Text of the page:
No, not that Mad Man, advertising executive Don Draper (actor John Hamm), suave, sophisticated, centre of culture, whom-women-swoon-at, Mad Man, but..

this Mad Man, aka Mad Dog of Midland, aka Adrian, who terrorises young children all the way from Midland to Perth with his crazy super-fast cycling in bare feet (drug free though eh Lance>? – cynical cyclist Ed), loud yelling, and extremely short shorts that do not cover his underwear-less posterior.

Now I recently blogged about this Guildford Grammar School billboard:

I talked about how there was a definition of goodness implicit in the poster of and practices contained within, Guildford Grammar School.  That how sending your boy to the school will make him – and the generations of men in your family after him – good men. Imagine my surprise therefore when I found out last week that one of the two Mad Men above went to Guildford Grammar School, and indeed has his name on the honour board. Fancy that?!

Now which of our Mad Men above do you think would have been a Guildford Grammar Boy?  Which one fits the image that Guildford Grammar would like to project?  Don or Adrian?

Ok, you know it’s a trick question (series of trick questions – punctilious Ed), and the answer is Adrian. And perhaps he is the exception that proves the rule.  But perhaps not!  During our door knocking in Midland Damon and I met another slightly mad ex-Guildford Grammar man who had fallen through the cracks and would never be a poster boy for the school. He was slightly resentful of his educational experience (slightly!! – Ed), and blamed his dad for sending him off to boarding school from the farm.  Chances are though, we’ll never see Mad Dog or this guy coming to a billboard near you. No, that’s reserved for the Don Drapers of society.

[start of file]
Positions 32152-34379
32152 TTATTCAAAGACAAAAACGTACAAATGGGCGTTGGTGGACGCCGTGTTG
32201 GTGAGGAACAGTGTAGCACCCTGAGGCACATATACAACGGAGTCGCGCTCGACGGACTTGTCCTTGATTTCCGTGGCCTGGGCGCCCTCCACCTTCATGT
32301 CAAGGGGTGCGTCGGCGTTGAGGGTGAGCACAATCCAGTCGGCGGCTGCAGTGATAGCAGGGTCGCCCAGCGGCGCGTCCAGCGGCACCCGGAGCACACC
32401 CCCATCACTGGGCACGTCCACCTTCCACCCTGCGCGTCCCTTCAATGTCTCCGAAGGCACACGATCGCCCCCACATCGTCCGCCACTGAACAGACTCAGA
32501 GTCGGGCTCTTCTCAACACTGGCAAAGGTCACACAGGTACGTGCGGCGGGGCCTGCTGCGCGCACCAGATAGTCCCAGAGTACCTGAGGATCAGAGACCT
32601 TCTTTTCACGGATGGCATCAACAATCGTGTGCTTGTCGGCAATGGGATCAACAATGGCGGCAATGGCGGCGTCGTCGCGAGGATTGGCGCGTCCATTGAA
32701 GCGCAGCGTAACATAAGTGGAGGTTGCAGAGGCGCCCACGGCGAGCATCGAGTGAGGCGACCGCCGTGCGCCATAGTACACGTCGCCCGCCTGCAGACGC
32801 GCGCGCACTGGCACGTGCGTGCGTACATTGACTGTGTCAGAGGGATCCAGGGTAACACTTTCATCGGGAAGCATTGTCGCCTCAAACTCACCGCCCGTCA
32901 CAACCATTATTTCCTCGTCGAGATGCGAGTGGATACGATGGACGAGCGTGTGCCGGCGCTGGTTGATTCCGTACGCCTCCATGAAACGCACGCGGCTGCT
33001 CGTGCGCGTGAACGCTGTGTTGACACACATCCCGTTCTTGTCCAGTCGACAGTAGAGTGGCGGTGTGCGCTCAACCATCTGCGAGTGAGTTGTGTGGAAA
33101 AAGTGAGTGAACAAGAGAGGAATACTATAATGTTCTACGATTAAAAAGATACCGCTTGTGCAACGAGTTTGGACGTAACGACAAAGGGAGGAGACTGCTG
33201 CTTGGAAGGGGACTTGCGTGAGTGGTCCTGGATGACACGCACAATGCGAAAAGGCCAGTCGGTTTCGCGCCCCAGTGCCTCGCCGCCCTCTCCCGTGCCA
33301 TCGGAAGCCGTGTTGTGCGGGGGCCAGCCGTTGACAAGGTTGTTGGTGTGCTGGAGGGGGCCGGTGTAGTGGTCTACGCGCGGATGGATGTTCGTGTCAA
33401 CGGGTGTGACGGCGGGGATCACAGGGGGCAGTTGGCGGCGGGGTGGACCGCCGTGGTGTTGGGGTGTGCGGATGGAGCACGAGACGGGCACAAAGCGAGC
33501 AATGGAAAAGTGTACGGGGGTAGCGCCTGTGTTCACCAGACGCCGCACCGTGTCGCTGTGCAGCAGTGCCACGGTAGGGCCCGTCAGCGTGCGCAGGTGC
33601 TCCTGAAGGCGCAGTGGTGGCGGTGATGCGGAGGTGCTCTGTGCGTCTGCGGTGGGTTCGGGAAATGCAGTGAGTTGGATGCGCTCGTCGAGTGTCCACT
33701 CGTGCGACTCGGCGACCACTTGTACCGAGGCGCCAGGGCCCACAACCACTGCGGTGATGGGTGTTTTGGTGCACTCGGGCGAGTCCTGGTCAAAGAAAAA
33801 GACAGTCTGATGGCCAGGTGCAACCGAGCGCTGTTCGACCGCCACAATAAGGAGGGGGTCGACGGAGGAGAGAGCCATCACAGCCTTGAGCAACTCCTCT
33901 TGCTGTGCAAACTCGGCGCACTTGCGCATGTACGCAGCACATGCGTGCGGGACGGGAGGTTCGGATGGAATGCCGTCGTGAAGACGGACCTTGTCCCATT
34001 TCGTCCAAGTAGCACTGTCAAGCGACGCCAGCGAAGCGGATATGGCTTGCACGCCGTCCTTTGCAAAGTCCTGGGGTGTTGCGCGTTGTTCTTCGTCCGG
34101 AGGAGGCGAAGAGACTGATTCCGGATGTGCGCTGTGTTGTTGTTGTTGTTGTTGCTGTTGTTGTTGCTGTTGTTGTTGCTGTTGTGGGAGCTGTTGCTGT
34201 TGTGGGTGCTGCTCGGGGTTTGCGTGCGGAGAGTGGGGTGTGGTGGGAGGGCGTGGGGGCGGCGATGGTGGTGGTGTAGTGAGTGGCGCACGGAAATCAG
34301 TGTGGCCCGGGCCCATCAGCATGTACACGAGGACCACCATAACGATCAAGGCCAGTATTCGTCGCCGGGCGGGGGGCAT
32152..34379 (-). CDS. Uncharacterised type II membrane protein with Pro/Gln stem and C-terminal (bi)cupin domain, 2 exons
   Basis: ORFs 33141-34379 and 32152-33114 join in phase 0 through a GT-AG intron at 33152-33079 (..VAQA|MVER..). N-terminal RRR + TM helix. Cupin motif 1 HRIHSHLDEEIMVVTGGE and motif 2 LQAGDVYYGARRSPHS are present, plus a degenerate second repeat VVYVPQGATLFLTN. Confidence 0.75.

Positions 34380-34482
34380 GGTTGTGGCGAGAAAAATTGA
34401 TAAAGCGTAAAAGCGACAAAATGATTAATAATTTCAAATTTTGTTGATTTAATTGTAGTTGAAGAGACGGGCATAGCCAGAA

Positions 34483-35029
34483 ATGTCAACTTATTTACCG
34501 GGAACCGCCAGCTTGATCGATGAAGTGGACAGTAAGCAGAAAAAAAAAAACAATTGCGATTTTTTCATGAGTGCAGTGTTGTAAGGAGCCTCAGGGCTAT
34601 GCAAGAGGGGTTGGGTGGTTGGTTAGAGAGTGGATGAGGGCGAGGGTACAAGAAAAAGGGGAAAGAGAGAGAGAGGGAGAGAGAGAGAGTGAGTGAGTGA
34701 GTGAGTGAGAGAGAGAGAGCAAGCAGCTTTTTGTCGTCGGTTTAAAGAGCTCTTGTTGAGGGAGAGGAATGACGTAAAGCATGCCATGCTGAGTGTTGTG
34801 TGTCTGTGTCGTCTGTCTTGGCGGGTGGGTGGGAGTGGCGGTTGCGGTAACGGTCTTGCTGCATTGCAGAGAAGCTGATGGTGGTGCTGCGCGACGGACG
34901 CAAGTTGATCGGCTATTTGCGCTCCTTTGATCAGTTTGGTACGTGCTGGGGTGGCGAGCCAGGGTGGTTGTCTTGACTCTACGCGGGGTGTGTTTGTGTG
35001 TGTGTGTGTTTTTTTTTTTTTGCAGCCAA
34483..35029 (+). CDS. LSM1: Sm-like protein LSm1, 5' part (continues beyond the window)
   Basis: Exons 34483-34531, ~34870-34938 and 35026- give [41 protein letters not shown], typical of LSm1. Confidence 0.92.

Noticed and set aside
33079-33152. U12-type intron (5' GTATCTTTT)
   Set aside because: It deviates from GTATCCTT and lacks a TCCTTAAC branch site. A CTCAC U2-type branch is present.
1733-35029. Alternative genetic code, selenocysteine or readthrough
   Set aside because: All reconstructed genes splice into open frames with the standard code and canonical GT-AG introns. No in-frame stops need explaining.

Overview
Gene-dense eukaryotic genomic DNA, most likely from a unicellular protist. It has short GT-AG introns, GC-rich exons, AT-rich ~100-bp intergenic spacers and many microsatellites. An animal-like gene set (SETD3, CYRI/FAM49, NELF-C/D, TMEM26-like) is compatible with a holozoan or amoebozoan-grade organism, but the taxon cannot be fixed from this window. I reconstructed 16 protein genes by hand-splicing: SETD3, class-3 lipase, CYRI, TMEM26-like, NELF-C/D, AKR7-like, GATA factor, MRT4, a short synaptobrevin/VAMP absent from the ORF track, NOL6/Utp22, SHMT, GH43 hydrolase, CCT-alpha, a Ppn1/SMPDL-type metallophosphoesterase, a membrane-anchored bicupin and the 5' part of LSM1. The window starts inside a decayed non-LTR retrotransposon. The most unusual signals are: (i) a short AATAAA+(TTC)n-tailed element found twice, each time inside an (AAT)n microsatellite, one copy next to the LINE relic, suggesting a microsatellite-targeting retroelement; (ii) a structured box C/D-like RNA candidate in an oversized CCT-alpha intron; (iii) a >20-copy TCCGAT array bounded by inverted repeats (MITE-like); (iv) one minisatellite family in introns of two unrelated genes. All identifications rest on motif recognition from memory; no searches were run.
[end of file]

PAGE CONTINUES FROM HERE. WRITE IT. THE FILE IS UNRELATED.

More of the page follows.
Which is all how things should be. Which is what makes sense of the world. Unless of course you know the story behind the story of Don Draper.  How, just like the nascent advertising juggernaut he is part of, Don is a sham, a front for someone other than who he claims to be.  Our Don is living off a stolen identity, that fell into his lap fortuitously during  WWII, and every day is a day closer to the day the suave sophisticate might be exposed for the run-of-the-mill John Doe he is.

Which is not to say that the men on the billboard are not good men.  But which is to say, that, if we really believe that only God knows the heart,  the real person is always less than what the picture tells us, or perhaps, in the case of Mad Dog Adrian, something a little, and surprisingly, more.

The Bible is the story of generations upon generations of Mad Men (and women – egalitarian Ed) whose madness is not to be found in the appearance, but in their rejection of their Creator, the one who truly knows who they are, who sees through their goodness and their badness to the madness that he alone can transform.